Google is currently in the process of testing a new UI, in which the metasearch auction spot is now a part of the paid search ad space, replacing a paid search ad slot. Below, you can see a comparison highlighting the key differences between the previous layout and the new experimental UI. In order to see this new layout you must:
Google’s traditional UI displays paid search ads and SEO ads on the left of the webpage, while the metasearch auction space is located within the knowledge panel on the right side.
For this new test, the metasearch auction space is now mixed with other ad types. In addition, the metasearch auction space has now replaced one of the two paid search ads. All other hotel information that exists within the knowledge panel, such as hotel details & reviews, has shifted up to fill the removed auction space.
Historically, when Google is testing any sort of changes similar to this, a small percentage of the user base is affected (5-10%). As mentioned earlier, in order to trigger this new layout, the eligible users must search for a specific hotel and location, otherwise, the original layout will be displayed.
The target for these changes seems to be focused on brand loyal customers who have repeat stays at specific hotels and want to quickly rebook. This change could mean a few things for both users and advertisers. The new metasearch ad placement is more visible to users. This increased visibility could likely result in a higher click volume, which could potentially drive more bookings for advertisers. However, advertisers run the risk of paying a higher CPC than they would pay had a user clicked on a paid search ad instead. The strict requirements for this event currently limit the likelihood that this new layout will significantly alter traffic flow one way or another.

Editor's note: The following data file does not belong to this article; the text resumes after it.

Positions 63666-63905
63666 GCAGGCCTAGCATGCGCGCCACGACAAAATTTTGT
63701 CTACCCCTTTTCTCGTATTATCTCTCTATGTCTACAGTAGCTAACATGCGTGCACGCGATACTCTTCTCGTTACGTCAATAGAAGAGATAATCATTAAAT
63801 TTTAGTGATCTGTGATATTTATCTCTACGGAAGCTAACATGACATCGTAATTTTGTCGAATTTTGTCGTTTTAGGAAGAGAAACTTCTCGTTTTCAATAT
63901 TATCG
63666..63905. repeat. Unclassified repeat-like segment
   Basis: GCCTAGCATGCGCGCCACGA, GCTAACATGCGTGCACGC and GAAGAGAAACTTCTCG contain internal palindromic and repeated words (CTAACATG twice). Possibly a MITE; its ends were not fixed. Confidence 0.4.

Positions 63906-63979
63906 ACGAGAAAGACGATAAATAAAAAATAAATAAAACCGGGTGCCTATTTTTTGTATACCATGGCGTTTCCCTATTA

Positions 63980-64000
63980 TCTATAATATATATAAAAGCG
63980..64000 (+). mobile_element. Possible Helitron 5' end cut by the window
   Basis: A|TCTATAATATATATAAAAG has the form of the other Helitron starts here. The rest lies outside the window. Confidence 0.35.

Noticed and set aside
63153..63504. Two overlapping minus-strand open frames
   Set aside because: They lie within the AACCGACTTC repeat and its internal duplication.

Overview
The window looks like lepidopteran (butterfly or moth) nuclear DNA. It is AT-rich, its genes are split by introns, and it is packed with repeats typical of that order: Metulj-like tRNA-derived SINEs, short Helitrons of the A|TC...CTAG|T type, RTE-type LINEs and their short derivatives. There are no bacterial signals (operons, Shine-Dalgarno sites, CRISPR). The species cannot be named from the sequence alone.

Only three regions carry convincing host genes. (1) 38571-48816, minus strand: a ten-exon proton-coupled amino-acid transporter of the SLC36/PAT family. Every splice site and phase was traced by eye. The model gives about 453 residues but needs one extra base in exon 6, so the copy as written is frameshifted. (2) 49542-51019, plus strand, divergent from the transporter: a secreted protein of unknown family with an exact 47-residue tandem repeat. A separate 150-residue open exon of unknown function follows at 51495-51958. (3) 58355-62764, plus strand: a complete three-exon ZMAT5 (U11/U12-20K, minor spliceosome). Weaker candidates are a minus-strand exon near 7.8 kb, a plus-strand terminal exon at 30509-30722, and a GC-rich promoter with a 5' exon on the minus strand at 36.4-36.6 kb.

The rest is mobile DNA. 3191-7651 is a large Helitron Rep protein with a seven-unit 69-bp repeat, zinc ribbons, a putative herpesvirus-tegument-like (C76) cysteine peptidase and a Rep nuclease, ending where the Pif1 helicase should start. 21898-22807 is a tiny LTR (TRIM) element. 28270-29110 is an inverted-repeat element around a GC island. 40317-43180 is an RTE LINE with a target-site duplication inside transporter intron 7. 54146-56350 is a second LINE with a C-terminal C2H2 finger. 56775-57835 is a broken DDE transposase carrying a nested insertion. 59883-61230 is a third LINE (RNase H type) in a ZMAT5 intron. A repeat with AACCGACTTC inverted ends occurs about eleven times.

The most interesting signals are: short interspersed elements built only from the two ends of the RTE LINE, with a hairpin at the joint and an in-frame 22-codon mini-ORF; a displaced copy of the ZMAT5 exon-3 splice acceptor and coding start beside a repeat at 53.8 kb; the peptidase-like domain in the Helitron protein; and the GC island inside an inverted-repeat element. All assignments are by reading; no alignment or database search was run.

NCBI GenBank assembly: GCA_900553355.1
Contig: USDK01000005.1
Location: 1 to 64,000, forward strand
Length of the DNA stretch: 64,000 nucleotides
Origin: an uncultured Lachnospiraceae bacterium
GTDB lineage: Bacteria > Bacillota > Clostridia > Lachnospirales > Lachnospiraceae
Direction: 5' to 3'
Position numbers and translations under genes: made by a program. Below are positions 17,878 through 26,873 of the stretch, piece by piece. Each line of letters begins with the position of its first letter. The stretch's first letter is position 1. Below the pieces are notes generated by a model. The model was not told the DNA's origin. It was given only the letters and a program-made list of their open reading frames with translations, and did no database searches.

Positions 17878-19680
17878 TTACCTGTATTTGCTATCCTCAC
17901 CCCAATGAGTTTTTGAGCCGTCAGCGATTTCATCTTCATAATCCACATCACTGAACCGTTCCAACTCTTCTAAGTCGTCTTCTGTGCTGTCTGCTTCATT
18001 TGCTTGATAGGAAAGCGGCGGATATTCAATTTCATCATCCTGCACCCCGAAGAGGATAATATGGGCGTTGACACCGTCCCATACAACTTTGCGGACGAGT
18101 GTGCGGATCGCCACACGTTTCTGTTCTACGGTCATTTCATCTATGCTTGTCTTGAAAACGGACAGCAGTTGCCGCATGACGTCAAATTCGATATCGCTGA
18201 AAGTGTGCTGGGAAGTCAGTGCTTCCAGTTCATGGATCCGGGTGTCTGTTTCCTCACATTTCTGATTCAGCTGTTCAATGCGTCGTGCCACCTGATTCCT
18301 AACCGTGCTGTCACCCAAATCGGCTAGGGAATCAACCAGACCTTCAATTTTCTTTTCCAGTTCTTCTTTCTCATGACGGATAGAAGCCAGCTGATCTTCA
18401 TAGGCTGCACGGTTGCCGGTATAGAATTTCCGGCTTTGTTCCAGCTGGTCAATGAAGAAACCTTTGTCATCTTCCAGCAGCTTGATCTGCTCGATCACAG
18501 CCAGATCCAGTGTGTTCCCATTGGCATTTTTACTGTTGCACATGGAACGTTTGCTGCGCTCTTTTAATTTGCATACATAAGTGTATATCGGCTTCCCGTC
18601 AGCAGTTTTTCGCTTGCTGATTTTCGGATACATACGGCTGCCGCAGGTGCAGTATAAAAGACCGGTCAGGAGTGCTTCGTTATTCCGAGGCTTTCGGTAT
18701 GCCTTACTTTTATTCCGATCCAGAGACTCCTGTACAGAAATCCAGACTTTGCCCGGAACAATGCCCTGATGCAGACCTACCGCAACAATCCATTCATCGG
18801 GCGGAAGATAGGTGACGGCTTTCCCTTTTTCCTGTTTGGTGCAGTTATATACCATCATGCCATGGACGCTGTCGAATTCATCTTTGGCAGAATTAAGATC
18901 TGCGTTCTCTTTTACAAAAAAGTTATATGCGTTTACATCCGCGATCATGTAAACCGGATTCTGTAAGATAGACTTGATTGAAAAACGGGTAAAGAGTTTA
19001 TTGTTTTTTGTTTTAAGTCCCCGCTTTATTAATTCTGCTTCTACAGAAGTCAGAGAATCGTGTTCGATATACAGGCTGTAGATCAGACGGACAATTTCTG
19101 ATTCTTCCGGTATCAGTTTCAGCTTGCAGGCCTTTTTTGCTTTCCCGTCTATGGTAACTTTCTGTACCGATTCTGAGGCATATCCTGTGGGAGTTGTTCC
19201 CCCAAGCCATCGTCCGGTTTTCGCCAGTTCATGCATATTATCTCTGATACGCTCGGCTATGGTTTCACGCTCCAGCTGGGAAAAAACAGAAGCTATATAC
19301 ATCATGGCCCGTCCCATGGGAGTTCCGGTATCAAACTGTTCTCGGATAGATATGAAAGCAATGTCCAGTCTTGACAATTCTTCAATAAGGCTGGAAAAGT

It’s also possible that this test could lead to a decreased value for the top spot in the auction. With the four spots now in the middle of the search page, the top spot may no longer attract more traffic than the previous format. This could lead to a decrease in the competitiveness of the auction. The second or third spot could potentially drive the same amount of bookings as the top spot, which could encourage bidders to save that extra CPC and invest elsewhere.
It’ll be interesting to see how much of an impact this change has on both users and advertisers alike. We have seen Google push to make more personalized results for different audiences and perhaps this test will further that initiative.
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